"Arrah, don't get in a timper, great chief,' ses I.

"Frind Grey is frind Grey, and frind Sheehan is frind Sheehan, an' cabs is cabs," ses he.

"Begorra, yer a filosopher, O wise profit," ses I.

"Whin I gaze through the misty vistas (not wax vistas) o' the past, down into the mountains o' the fuchure, and behould the lovely angels, wid wings, sailin' through the vapor o' time, a glorious pennyrama opens itself to me bewild Lered gaze," ses he.

"Och, luk at that, now," ses I.

"I see a fierce ocean roarin' above the billows o' dispair in the nithermost ragions, and I behould a shoal av horrid-lookin' monsthers plungin' in the seethin' foam. I see thim thryin' to raich the shore, but a glorious army o' Maori warriors spear the accursed varmints before they get to the surf. They are dead, dead, dead; and I behould in big brass kar-ac-thers on aich o' their foreheads the magic word, 'Landshark.' and the first monsther that led the shoal bairs the potent moneygram F.W. on his cloven fins, whilst the word Piako is engraved undher his hungry gills. An' now, now I behould a noble Pakeyha night on a white steed, plungin' through the briny braikers where the warriors are dhraggin' the landmarks ashore. He raises his phiz-sir or hilmit, and I ray-cog-nise Sir George—Sir George and the Dhraggin. The mysthery is cleared, an' me vision fades," ses he, lookin' wairy, and rubbin' his eyes, for all the world like Misther Walker the mayjium.

"The Maoris are a noble race, oulder than Adam, an' sprung from anshint history an' ivolnshun, but the Pakeyha kem over the says—" ses I.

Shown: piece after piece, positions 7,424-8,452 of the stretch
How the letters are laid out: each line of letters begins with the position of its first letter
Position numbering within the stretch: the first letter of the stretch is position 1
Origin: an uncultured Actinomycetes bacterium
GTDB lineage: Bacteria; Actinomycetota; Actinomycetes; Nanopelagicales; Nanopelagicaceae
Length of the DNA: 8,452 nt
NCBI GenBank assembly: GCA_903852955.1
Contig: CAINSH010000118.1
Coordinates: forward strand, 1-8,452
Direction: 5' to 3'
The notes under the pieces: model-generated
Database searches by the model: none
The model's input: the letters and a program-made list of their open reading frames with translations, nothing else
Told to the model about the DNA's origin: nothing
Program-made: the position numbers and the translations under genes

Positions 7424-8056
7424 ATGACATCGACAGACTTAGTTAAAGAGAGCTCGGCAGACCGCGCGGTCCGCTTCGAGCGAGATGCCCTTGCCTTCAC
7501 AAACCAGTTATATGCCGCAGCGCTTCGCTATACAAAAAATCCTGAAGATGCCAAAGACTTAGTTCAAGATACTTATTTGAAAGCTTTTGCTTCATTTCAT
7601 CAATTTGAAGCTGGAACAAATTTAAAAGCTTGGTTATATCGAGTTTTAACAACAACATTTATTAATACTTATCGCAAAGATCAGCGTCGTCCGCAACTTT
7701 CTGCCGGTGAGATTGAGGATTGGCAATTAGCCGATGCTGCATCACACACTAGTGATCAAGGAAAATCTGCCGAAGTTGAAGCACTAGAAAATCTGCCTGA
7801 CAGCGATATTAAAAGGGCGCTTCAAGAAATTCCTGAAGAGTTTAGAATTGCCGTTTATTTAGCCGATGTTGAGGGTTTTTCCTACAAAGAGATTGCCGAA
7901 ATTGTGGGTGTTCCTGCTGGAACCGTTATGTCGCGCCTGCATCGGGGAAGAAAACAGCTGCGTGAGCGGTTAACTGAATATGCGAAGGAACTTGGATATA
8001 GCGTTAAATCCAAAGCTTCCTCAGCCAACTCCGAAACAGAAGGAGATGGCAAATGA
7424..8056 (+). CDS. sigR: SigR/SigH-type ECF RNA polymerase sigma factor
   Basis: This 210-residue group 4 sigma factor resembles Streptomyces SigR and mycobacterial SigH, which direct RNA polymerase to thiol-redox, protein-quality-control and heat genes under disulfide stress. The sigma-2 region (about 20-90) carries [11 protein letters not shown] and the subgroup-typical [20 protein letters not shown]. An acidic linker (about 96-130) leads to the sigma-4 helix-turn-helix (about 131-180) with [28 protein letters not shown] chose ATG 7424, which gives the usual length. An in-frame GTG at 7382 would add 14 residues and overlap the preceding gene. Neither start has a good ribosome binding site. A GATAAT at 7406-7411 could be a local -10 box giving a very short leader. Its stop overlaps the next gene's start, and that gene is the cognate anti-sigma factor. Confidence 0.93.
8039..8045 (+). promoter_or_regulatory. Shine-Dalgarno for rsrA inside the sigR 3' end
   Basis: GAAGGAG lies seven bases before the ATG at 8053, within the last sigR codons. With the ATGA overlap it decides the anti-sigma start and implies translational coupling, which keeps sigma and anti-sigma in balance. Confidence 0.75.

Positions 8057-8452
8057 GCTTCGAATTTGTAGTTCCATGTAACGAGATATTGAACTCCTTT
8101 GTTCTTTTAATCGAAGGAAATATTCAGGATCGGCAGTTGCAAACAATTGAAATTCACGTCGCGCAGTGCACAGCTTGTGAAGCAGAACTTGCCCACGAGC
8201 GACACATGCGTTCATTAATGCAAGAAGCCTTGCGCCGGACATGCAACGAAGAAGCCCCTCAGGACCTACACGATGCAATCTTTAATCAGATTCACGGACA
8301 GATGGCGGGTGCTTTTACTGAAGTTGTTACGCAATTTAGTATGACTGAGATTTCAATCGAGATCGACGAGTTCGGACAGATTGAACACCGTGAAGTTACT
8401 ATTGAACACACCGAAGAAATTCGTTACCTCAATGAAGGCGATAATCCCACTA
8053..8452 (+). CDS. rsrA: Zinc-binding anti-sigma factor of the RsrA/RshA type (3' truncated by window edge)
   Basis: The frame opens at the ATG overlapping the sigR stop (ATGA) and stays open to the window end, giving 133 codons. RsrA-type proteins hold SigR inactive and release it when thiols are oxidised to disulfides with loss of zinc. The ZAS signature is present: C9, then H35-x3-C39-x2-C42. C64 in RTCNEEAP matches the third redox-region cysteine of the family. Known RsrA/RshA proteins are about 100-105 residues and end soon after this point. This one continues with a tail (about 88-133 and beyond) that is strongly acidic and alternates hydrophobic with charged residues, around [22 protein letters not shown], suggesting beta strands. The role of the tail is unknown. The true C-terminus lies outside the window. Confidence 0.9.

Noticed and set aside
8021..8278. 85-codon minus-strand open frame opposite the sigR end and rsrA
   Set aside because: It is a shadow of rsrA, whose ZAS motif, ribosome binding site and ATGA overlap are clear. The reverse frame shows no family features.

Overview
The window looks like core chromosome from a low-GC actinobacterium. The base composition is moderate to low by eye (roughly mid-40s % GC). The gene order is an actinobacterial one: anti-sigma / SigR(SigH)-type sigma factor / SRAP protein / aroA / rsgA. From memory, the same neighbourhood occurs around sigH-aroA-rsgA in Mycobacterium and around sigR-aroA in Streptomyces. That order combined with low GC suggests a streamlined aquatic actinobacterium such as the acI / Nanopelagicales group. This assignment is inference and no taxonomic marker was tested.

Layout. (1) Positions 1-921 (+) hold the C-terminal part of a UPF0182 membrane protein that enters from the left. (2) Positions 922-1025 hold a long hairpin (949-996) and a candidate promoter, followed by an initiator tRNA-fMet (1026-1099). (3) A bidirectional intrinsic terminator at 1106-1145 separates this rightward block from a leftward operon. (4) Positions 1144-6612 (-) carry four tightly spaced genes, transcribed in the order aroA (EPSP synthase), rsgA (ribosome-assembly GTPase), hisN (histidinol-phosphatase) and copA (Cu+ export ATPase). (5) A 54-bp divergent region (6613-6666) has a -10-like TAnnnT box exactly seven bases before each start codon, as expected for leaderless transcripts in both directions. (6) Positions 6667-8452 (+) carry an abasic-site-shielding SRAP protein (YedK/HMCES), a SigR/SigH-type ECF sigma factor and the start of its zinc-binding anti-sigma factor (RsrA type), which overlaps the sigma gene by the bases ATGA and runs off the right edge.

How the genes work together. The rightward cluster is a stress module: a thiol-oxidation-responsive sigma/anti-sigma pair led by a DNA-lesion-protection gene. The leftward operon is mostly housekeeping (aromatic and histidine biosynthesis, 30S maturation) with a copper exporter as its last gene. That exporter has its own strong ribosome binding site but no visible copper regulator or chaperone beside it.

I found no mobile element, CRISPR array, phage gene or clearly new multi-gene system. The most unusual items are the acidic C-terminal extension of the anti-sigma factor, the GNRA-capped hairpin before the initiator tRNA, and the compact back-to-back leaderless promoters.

"Silent be thy tongue, O Pakeyha, for I feel me collar risin'," seys he. I may minshin ong passong (Frinch), that I made him a prisint av a box o' paper collars the previous night. "Silent be thy tongue, O son av a say-cook, an' hear me spaik," ses he, looking mighty fierce, wid his two eyes roulin like a mad bull in a chaney shop. The Pakeyha kem over the says to says our land. But the land is all covered wid my blankit, so it is, an' ther is no room for any judge or commishun to sit upon it, d'ye mind that now ? The Guvmint must kum to my wharry, for I shall not go to their Hall, bad luck to the step," ses he. "They have thried to do widout me, therefore. I shall do away wid thim, an' they shall be as naught. I'm tould that they have a mighty priest an' profit) named Tommy dick, who has the infarnal impudence to pray for me convarshun But I am a graiter profit thin he. I, Tay Whittv am a Seer while your Tommy dick is getting into the Seer an' yallow laif," ses he. "Go back, O Pakeyha, and tell the Guvmint that I've had a vision an' a dhraime, which, be yer laive I'll give ye in varse." The profit thin procaided to chant the followin' tangi:—

I'm a profit wid a grate big P,
An' ruler avthe hole counthry;
I snap me fingers at Guvmint taunts,
An' so do me sisthers, me cousins, an' me aunts.

I had a dhraime, a pleasant dhraime,
Whin evirything was still;
I cihreamt I saw Sir George bring in
A purty Native bill;
He stood up in the House an' spoke,
In tones both loud an' high,
An' Wakefield cried aloud, "Bosh ! Smoke !"
An' Pike sed " All me eye."
Oh Sir George an' Johnny, don't ye cry for me.
I'm gwine to laugh at Guvmint, an' rule the hole counthry.

page 75

I dhreamt that I got at the dodges of Hall's,
Though Kollestoo stood at his side,
An' all who wor met in the Parliamint walls
Had broken their pledges an' lied;
The whips wor all ready to count, an' most
Wor purchased widout any shame;
An' I also dhreamt that the Pakeyha host
Wor diddled an' gulled jist the same.

I dhreamt that the people wor robb'd o' the lands,
An' nights wor all wasted in sprees,
An' vows that no kon-stit-u-ints could withstand,
Wor broken for tips an' for fees;
An' I thought that I saw an avingin' ghost
Stand forth the land to claim;
An' jist as Sir George had raygained his post,
I woke an' 'twas all the same.

Whilst the profit wos singin' he danced an' twisted himself abont like an ourangoutang, an' be-gorra I wos mighty glad to get away from the korero wid a hole skin, for afther he'd finished the tangi, he rimarked that he felt "peckish an' 'ud like some nice baked Murphies." But I wasn't to be caught, an' here I am in Auckland safe an' sound, so I am.—Yours, &c.,

Paddy Murphy.